And they’re like, “Yeah…but you have to meet the guidelines.”

So what I got out of this conversation was — they want me to meet their guidelines – page length, font specifications, etc. – just so they can turn around and tell me, “Yeah, you wrote a play, and there’s copyright infringement all over this, so, we had to disqualify you.” That’s seriously what it was. And I asked the guy point blank like, “Are you really gonna make me do this so you could disqualify me?” And he was like a fucking cop. “In order to be accepted, you need to follow the guidelines of the contest.” He made sure the wording he used was exactly the same, and would not imply one way or another in his words. So basically, if I chose wrong, it was my ass.

And at this point, I was already out the $20. I could either now lose the entry fee forever, without a fight, or, I could change it to fit their “guidelines.”

Let it not be said that Mike DiPrisco isn’t a cheap fuck. I wasn’t letting them take my money without a fair fight. I changed that bitch. I changed it so much I rammed it right down their fucking throats.

They spent four weeks exchanging emails with me, telling me what I needed to do. They outsourced it to some girl, probably an intern, so I was talking mainly to her. And while I’m doing this, you have to know, I’m fully aware that I’m in a situation where all I can get out of it is a good story. So my goal is to exasperate. Exasperate with extreme prejudice. They wanted ten pages. I had twenty. I did an edit, edited it down to 18 and was like, “This is good, right?” They’d say no. I’d do it again. 17.5. “Is this good?” I was being the dude who pushed every button in the elevator in a 110-story building.

I made sure I followed the guidelines on every single one of those stories.

So now I’m changing what I wrote to adhere to the guidelines of a contest that I don’t care about (not even a little bit), for no significant benefit to me, because all I’m getting out of it is a story that isn’t even going to be that good to begin with, because they’re going to disqualify me for writing dialogue instead of prose. So my story is, “Yeah, I entered it, and they disqualified me, but I pissed them off lots before they did it.” But the worst part about it was — they weren’t even telling me that they were making me change it just so they could reject it. So really the joke was on me. So even though I was wasting time, my work ethic remained steadfast. Really, you could not imagine the amount of a fuck I did not give in this situation. It was like the drunk guy walking into a room full of new friends. You know, “Oh, fuck it, drinks for everybody!” Just not caring, making decisions on a whim, no concern for end results whatsoever. But, when that happens, good things are bound to occur. Especially with me.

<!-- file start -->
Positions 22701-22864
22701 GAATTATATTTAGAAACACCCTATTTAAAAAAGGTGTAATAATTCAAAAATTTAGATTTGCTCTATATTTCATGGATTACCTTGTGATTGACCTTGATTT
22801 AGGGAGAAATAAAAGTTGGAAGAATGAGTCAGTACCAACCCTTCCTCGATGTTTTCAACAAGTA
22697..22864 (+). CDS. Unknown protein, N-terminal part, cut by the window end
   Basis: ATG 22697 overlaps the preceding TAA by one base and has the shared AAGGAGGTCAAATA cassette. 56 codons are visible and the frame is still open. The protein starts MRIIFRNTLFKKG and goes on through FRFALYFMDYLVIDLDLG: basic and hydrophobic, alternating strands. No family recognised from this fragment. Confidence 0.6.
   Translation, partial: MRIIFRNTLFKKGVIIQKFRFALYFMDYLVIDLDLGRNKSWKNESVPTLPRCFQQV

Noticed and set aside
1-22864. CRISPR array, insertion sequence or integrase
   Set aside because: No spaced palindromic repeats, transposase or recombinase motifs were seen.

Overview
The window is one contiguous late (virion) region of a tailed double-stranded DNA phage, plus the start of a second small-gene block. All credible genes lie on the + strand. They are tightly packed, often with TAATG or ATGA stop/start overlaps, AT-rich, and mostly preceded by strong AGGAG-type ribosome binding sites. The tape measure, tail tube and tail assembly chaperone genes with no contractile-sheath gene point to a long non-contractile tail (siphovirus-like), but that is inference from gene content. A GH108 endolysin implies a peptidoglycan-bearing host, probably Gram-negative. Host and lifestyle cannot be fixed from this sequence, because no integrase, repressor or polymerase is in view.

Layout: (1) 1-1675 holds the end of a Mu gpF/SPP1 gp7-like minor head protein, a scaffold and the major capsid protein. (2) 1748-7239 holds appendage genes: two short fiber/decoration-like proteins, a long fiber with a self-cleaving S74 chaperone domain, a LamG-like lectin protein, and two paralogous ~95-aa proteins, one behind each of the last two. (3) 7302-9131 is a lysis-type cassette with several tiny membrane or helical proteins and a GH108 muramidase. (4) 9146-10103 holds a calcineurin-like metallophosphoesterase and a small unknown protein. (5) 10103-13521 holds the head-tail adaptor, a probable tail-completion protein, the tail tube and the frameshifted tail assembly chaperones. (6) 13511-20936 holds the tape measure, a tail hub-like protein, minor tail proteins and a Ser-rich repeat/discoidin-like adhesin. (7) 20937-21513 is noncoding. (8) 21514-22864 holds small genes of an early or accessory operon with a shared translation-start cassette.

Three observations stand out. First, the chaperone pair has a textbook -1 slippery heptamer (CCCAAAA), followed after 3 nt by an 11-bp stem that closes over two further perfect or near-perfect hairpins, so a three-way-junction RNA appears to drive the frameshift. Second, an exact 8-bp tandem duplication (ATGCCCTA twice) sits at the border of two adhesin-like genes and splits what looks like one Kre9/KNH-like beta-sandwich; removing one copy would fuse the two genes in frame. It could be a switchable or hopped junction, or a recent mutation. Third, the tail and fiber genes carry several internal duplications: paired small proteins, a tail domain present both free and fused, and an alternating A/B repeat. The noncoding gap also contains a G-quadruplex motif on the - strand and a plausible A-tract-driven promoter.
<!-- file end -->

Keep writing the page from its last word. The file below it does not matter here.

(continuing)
So I go through this thing, editing, with the care of someone who works the counter at the post office. I cut some dialogue, changed some stuff, actually ended up making the whole thing better. However, all that really amounted to was paring it down from 20 pages to 17 and change. So I send them the 17, like, “look, if I cut any more dialogue, nothing is going to make sense. Full scenes would need to be cut out. It would be like losing the entire reel of film that starts after “Over the Rainbow” and ends after “Ding Dong the Witch is Dead, and then trying to make sense of the fucking movie.” And they’re like, “Yeah, but you’re almost there. Just keep fixing it up.” So I cut a little more. Trim some stuff, lose a few marginally important scenes from the play. Because, you know, that scene where Macbeth kills the king — fuck, it’s filler! Cut it out! And they were still like, “Yeah, now it’s only 17. You’re almost there. Really.”

It was like I was dealing with the fucking MPAA, trying to edit down an R into a PG-13. Creatively cutting around the shot of the girl’s bush during the sex scene. And they’re like, “You’re almost there, almost.” And I’m cutting around this one shot, because without this one shot of her bush, you won’t know her hair is not naturally blonde, and then the entire plot twist in the third act won’t make any sense whatsoever. So I cut out every single thing I’m willing to lose except that shot, and now the entire movie is a fucking kid’s movie except for that tiny ass shot of the bush, and the MPAA is like, “You’re almost there. Really,” and are basically saying without saying, “You’re getting an R unless you cut out that shot of the bush.” It’s so fucking dumb.